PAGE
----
Wandering Thoughts archives


What I want out of a Linux partitioning program

Programs like fdisk, sfdisk, and even parted are really irritating to deal with most of the time because they ask you too many nitpicking questions. What I want is a partitioning program with a command oriented 'shell' interface, with the core command being:

make N SIZE [TYPE]

This makes partition N be SIZE big (with the default units being megabytes), optionally making its type be TYPE (which can be in hex or in English). If N is 1 to 4, it is a primary partition; otherwise it is a logical partition and the program automatically creates an extended partition as necessary. Partitions are allocated in order, from the start of the disk on up. You can use 'sdaN' and the like as a synonym for 'N'; if you do so, by default it is an error if you are not operating on /dev/sda or the like.

The next most important command is:

grow N TO [MAX]

This allows partition N to grow to be TO big (up to MAX size). 'TO' can be 'rest', for the rest of the disk, a percentage of the total disk size, or a size (in which case MAX is redundant). Growth requests are satisfied in order.

Then our default partitioning scheme could be expressed simply and directly:

make 1 512M      # /boot
make 2 2G swap   # swap
make 5 5G raid   # /
make 6 20G raid  # /usr
make 7 5G raid   # /var
make 8 2G raid   # /tmp
make 9 1M raid   # rest

grow 8 10% 4G
grow 9 rest

An if command that let me conditionalize things on at least the total disk size would also be handy (and avoid the temptation to have make and grow grow too many options).

This omits a great many advanced features that are part of fdisk et al that we never use in practice, in favour of doing the right thing by default. (If I need the advanced features, I can always drag out fdisk (or ideally cfdisk, which I like much better; unfortunately, Fedora Core has not packaged it for some time).)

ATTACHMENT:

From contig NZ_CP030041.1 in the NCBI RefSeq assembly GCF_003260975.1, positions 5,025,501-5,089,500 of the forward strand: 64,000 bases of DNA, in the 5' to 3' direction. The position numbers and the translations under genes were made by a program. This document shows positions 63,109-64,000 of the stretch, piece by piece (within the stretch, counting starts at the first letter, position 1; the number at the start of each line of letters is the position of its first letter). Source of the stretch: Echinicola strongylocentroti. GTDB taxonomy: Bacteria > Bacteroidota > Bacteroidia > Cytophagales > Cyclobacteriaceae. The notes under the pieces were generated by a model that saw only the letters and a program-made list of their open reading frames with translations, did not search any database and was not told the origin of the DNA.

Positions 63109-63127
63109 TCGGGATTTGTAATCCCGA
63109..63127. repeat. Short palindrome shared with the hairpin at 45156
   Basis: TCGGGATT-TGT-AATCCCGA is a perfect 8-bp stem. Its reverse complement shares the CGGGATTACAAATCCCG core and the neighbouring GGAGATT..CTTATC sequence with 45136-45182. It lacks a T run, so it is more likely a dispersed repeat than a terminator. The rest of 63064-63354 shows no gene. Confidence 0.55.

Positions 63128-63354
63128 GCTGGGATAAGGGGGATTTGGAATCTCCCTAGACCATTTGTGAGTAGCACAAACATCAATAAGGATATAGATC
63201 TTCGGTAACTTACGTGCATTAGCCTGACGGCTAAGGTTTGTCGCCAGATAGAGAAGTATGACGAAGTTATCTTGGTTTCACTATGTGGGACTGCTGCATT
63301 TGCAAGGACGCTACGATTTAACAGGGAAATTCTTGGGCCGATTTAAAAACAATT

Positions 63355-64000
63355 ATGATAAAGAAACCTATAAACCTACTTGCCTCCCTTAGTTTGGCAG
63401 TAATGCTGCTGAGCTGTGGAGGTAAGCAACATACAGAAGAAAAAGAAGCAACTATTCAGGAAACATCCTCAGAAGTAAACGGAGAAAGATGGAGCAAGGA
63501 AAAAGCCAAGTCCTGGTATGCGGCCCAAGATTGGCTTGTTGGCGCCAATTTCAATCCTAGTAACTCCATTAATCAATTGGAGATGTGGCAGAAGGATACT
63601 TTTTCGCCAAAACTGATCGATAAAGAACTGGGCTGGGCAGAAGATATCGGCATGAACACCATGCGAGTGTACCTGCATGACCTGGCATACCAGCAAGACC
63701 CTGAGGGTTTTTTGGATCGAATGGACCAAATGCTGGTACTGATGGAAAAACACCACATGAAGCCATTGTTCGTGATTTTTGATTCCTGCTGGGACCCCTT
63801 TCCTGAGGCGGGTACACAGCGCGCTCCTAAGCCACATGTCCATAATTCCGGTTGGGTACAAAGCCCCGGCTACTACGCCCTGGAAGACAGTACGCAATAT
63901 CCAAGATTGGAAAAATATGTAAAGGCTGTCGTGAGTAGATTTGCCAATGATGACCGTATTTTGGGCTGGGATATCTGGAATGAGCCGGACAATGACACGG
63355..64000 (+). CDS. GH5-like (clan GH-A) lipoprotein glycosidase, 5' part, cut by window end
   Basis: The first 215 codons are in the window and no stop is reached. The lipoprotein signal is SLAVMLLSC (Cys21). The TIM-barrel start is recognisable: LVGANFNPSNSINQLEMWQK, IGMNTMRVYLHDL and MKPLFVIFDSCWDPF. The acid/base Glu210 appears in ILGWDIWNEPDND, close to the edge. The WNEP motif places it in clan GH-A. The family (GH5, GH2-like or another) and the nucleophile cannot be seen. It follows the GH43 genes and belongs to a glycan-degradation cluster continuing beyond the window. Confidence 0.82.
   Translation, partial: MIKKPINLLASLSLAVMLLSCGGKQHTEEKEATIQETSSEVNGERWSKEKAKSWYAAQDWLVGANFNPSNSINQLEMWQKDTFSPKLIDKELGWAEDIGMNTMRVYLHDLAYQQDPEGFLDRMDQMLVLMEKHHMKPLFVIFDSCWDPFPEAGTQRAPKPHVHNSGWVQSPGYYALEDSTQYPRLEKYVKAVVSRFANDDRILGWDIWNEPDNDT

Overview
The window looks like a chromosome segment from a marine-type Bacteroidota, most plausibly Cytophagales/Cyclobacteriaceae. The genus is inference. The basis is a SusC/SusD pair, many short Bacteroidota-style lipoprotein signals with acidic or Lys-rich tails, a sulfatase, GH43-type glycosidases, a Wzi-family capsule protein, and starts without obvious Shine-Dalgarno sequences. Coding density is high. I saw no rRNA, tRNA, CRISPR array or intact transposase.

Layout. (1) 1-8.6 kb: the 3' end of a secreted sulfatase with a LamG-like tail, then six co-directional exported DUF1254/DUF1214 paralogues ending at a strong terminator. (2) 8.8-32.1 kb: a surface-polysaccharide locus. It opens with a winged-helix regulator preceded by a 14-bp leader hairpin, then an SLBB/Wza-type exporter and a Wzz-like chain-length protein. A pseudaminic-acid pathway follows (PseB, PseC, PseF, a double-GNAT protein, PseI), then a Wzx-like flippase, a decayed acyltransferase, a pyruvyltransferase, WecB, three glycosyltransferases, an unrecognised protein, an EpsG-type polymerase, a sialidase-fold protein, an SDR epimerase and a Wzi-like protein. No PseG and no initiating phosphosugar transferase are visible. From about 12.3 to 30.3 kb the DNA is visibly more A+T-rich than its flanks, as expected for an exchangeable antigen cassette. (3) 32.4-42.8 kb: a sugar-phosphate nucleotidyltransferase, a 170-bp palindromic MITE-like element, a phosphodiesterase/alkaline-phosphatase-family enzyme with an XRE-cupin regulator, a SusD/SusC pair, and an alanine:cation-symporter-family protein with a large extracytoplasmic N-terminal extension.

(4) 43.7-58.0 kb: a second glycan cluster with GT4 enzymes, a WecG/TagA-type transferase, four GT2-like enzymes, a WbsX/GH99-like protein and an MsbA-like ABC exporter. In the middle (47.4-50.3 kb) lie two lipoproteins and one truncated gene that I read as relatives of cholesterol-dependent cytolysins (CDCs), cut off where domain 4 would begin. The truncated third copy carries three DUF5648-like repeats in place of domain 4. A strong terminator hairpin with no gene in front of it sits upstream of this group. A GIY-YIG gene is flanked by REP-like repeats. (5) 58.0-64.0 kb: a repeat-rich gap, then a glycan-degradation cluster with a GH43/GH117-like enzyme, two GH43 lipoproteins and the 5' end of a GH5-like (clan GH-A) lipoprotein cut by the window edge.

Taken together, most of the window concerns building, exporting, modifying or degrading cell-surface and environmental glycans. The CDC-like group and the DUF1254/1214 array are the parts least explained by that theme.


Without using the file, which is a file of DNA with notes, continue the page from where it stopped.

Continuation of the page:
Some existing programs come close:

  • GNU parted has the command shell approach, but makes me specify the starting point of partitions. I don't want to have to do that, because the answer is always 'after the previous one'.
  • sfdisk can do this, but has an interface in the finest Unix traditions of, say, ed. (I really like sfdisk for what it does well, but manual partitioning is not really one of those things.)
  • fdisk has no command line mode. While I can feed it standard input, I'd have to tediously navigate through text menus.

(The 'grow the last partition to the rest of the disk' is the piece of grow that I really care about; other things are gravy.)

(These are all the Linux partition editors that I know of, apart from qtparted and gparted, which are parted frontends, and cfdisk, which is entirely curses-based. If there's others, let me know.)

Since I've now discovered that sfdisk comes closest to what I want, and I can actually write a command file for it, I expect that it's what I'll use in the future for this kind of thing. It may be arcane, but it's less tedious than fdisk.

linux/PartitioningDesire written at 16:36:52; Add Comment

Why I don't expect result-oriented work hours to work out

A recent Slashdot story pointed to this article on one company's more flexible approach to work hours. It has the line:

The goal at Best Buy is to judge performance on output instead of hours.

My immediate cynical reaction is that this is a marvelous theory but doomed in most practices. The root problem is the same seductive thought in management that leads to excessive overtime: 'if my employee is getting all this done in N hours now, think how much more work she could do in N+Y hours!'

Or in other words, if employees have idle time you're clearly not working them hard enough. ('Giving them enough work' is the more polite but less brutally honest version.)

(I suppose that ultimately this is a variant of Brooks' Law, in that it is management treating all hours of work as equivalent when they aren't. In Brooks' Law the additional hours come from new people instead of existing people, but the core mistake is the same.)

One ultimate end point of this whole idea is a pattern we've already seen: piece-work, where people are paid by the result. Interestingly, I understand that auto mechanics often work this way; there is a fixed charge for many repairs, based on the nominal time it should take, and a skilled mechanic who can do them faster than average can benefit significantly. (Applications to system administration are left as an exercise.)

tech/ROWEThought written at 00:30:39; Add Comment

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